19 October, 2010

The Cell (2000)

The Cell starts out with a fascinating premise - experimental technology that allows one to dive into the dreamspace of a coma patient, presumably in the hopes of being able to coax the patient out of the coma from within, by confronting their demons and rearranging their mental states. Throw in a deranged serial killer and a race against time, and you've got a compelling plot. And the artistry of the dreamspaces fills in the gaps and fleshes out the surreal atmosphere of the film.

Said dreamspaces are indeed a wonder to behold. They add a lot of color (proverbially and literally), giving the film a fantasy element to counterbalance the very real horror at the heart of the story. And that horror comes in the form of a disturbed SM freak, who enjoys the torture of drowning young women in a custom-made sealed underground cell. After years of following him, the FBI manages to finally track him down, only to lose him to a sudden attack of a rare form of schizophrenia that puts him in a coma. Meanwhile, he had just picked up his latest victim the night before, and she has hours to live, if the FBI can't find her. Trouble is, the killer is the only one who knows where she is, and he's definitely not talking - whether he'd want to or not. And so they must enter his mind and coax out his secret.

It's hard to criticize this film, because it's very unique and very dreamy, and is such a great premise. I like the idea of "going into a serial killer's mind", as morbid as that is. I'm fascinated with the concept of the "origin of evil", and what drives a person to commit unspeakable acts. Yet I felt a little unfulfilled on that count. There were some pretty creepy scenes, but I had the feeling that they didn't go quite deep enough into the killer's darkness, or stay there long enough. In the end, I think the fantasy won out over the horror, though horrific it was, and though the fantasy was impressive.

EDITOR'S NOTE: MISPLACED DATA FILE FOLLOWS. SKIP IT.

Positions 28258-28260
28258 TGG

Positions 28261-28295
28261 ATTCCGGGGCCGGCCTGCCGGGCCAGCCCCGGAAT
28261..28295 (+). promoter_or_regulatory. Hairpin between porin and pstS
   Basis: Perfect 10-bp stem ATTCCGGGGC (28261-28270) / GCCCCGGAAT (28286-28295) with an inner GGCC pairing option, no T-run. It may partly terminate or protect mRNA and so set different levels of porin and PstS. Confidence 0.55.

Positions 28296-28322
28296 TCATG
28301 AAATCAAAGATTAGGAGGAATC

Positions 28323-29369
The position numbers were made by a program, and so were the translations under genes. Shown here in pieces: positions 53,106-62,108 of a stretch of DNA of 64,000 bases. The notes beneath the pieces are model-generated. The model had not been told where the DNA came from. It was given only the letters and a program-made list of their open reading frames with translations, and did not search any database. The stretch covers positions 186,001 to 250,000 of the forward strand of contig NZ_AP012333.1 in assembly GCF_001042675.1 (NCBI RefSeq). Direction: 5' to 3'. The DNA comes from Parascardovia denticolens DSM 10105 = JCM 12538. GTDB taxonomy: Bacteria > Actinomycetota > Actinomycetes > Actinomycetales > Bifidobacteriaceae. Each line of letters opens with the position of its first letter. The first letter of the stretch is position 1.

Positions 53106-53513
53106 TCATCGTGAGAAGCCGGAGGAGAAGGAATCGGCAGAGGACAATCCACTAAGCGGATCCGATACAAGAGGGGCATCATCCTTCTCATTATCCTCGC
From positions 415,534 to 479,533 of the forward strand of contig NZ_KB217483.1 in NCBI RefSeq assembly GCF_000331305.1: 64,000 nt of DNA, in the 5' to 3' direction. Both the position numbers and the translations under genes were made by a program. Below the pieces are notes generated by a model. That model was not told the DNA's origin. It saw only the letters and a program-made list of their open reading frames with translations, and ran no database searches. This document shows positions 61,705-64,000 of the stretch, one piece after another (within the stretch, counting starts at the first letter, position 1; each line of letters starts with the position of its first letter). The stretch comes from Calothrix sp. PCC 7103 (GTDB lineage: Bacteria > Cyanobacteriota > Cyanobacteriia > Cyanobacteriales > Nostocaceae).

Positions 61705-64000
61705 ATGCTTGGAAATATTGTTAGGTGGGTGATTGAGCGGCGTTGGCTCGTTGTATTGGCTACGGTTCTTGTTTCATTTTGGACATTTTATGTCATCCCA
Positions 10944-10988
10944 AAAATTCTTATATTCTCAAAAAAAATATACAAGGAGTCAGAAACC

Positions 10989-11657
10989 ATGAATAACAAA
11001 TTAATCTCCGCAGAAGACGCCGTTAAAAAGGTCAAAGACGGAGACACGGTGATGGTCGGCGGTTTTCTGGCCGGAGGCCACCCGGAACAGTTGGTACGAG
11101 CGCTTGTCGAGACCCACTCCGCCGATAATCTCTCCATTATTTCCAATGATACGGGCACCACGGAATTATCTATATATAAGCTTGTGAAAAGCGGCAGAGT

One part that captivated me was a discussion during a break from mind-diving, between the trained coma-counselor and the FBI agent. He explained the killer's traumatic history, and she expressed sympathy for what he had been through. The movie addresses the morally difficult questions of whether a killer is born or bred, and whether we should feel sympathy for him. She wants to heal his shattered soul, which I would argue is the noble and righteous thing to do, yet there is an argument to be made for the simple elimination of evil of this level.

But what captivated me was how the counselor believed that a rough childhood could explain a life of heinous crime, yet the FBI agent was convinced that it wasn't sufficient. When challenged, he didn't explain, but merely spoke in certain terms that he knew for a fact, that a person could go through much worse and not grow up to have a desire to do such terrible things to another human being. I believe him. I think such trauma can certainly contribute to a terrible outcome, but I don't think that's the necessary outcome, that another person could come through it differently. I think there is both nurture and nature at work. Yet I can still sympathize with the killer, without in any way condoning his crimes.

However, the FBI agent's conviction convinced me that he must have experienced much worse as a child, having come through it virtuously, so when it came his turn to dive into the mind of the killer, I thought there would come a chance for his demons to be explored. I don't think that really happened, and I was a bit disappointed that the plot didn't seem to follow through on that point. Maybe I was seeing more into that discussion than was meant to be there. In any case, I really do like the premise of going inside people's minds, and I want to see more of it!

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